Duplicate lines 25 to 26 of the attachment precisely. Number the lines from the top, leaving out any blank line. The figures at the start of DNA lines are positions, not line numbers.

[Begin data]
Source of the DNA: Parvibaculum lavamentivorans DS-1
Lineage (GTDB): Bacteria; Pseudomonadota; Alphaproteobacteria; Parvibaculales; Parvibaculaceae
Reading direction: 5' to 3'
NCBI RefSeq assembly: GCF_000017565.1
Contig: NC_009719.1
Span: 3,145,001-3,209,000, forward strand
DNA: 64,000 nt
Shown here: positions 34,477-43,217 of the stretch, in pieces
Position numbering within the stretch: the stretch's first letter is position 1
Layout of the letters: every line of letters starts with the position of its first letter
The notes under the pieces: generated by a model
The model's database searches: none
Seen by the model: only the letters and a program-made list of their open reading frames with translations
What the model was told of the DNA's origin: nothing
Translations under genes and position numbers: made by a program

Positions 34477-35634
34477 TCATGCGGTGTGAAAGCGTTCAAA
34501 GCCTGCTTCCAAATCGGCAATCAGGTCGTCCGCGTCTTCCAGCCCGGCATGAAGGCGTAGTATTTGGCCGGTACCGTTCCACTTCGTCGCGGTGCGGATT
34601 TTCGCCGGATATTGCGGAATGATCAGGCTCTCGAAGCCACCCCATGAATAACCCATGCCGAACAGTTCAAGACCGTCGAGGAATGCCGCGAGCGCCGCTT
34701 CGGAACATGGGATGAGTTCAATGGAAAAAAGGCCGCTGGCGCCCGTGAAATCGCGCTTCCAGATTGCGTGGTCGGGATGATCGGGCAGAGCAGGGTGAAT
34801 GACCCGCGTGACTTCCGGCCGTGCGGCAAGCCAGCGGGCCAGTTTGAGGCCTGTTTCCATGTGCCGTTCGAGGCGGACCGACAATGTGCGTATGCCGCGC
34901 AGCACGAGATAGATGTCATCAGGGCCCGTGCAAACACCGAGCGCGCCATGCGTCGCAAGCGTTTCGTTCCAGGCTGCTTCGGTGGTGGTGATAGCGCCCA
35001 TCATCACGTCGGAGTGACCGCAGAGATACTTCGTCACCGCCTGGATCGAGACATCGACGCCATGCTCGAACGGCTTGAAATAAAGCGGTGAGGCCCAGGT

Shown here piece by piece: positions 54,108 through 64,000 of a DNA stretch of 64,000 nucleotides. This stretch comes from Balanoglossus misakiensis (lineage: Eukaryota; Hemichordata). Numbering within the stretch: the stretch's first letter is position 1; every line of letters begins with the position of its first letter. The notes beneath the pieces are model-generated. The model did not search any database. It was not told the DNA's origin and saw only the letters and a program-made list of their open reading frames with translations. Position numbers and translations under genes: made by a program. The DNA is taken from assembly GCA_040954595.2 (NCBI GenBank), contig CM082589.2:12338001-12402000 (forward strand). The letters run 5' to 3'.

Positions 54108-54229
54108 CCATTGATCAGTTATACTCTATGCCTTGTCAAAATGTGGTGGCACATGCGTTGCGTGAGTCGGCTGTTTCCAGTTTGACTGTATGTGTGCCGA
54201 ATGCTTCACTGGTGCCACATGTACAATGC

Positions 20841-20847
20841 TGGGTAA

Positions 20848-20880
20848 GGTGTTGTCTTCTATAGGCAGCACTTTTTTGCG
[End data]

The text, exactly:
Positions 54108-54229
54108 CCATTGATCAGTTATACTCTATGCCTTGTCAAAATGTGGTGGCACATGCGTTGCGTGAGTCGGCTGTTTCCAGTTTGACTGTATGTGTGCCGA